The news isn’t much better for livestock. Given enough opportunity, the ticks can siphon enough blood from an animal to kill it, a process known as exsanguination. The attack can become so concentrated that pets have been spotted with ticks hanging from them like bunches of grapes.

New Jersey officials have confirmed the tick has survived the winter by burrowing underground, a somewhat ominous sign that the invasive species might be durable enough to become a widespread problem. Experts recommend taking all the regular precautions, including wearing long pants when outdoors, using repellent, and examining yourself and your pets for ticks. While the longhorned tick hadn’t yet displayed a taste for human flesh, it’s better to be safe than sorry. As for the sheep: following a chemical treatment, she made a full recovery.

[h/t Charlotte Observer]

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10 "Udderly" Fascinating Facts About Cows
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Cows dot fields and pastures across many countries, and cow products are valued and consumed worldwide because their production of milk and meat isn't seasonal, as crops usually are. Cow products can also be preserved for extended use, such as butter, cheese, and smoked or cured meats. And, scientists are still finding new uses for the roughly 80 pounds of manure that a dairy cow produces daily. Chew the cud over these 10 facts about bovines. 

1. COWS ARE KILLERS.

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An ABC News report cited a 2012 study, published in Wilderness and Environmental Medicine, which found that cattle cause an average of 22 deaths per year. Sharks, on the other hand, kill about six people per year. It sounds like SyFy should have made Cownado instead.

2. COW TIPPING IS JUST A MYTH.

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It might be funny to imagine a sleeping cow falling over with just a gentle shove, but cow tipping isn't that easy. Actually, it's nearly impossible. Cows sleep lying down and are generally wary of approaching humans, so they're never really blissed-out enough to allow a stranger to get close enough to touch them. But the bigger obstacle is their sheer size. Cows are massive—on average 1500 pounds—and balance their weight on all four legs.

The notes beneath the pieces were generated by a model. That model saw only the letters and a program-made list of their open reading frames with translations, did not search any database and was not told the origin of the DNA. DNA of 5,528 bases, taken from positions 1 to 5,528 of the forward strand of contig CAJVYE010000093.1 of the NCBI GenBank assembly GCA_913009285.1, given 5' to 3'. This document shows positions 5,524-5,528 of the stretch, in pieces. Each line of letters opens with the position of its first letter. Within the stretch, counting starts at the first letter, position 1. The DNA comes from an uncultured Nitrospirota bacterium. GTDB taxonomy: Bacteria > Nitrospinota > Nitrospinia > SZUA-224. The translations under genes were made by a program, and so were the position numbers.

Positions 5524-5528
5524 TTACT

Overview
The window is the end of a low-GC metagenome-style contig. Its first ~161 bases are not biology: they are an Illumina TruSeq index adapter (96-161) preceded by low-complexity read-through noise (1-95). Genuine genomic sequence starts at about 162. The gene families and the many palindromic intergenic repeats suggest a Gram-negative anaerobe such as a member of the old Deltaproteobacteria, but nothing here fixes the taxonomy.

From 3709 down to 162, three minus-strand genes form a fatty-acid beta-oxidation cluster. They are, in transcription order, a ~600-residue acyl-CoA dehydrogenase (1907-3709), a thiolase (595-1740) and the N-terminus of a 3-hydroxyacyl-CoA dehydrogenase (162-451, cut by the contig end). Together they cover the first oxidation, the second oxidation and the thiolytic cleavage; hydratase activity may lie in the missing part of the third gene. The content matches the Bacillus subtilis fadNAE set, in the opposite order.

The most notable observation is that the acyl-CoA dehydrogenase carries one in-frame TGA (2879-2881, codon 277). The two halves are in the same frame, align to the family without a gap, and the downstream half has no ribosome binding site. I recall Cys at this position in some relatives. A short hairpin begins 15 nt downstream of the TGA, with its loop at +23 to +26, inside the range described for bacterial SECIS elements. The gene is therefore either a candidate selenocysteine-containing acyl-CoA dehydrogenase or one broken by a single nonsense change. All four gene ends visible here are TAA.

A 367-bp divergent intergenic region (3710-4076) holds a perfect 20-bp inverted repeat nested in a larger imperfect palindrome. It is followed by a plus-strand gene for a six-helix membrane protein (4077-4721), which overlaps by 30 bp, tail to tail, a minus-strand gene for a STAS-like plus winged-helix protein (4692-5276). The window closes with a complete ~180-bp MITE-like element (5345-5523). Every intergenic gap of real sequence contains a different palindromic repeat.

3. COWS HAVE COMPLICATED DIGESTIVE SYSTEMS.

Cows eating hay in a row.
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Cows' stomachs are made up of four pouches—the reticulum, the rumen, the omasum, and the abomasum—each serving a specific purpose. Cows barely chew their food before it enters the first and largest part of the stomach called the rumen. Once the rumen is full, the cow lies down and the reticulum—which is made of muscle and is connected to the rumen so food and water can easily pass back and forth—pushes the unchewed food back up the esophagus and into the mouth. After re-chewing, or rumination, the food eventually passes through the omasum. The omasum filters out the water and gives the bacteria in the rumen more time to break down the food and take in more nutrients. Finally, the food enters the abomasum, which functions similar to a human stomach.

4. THERE ARE SURROGATE COWS.

Pregnant cow in a field.
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Transferring embryos from a genetically superior cow to a merely adequate cow is becoming more common. The procedure—known as embryo transfer (ET)—involves injecting a superior cow with hormones so she produces multiple eggs. Her eggs then need to be fertilized, either naturally or through artificial insemination. When the eggs are fertilized, a vet performs an "embryo flush" to remove them. That generally results in six to seven usable embryos, but can produce as many as 80 or 90. Without hormone treatment, a cow can only produce one embryo.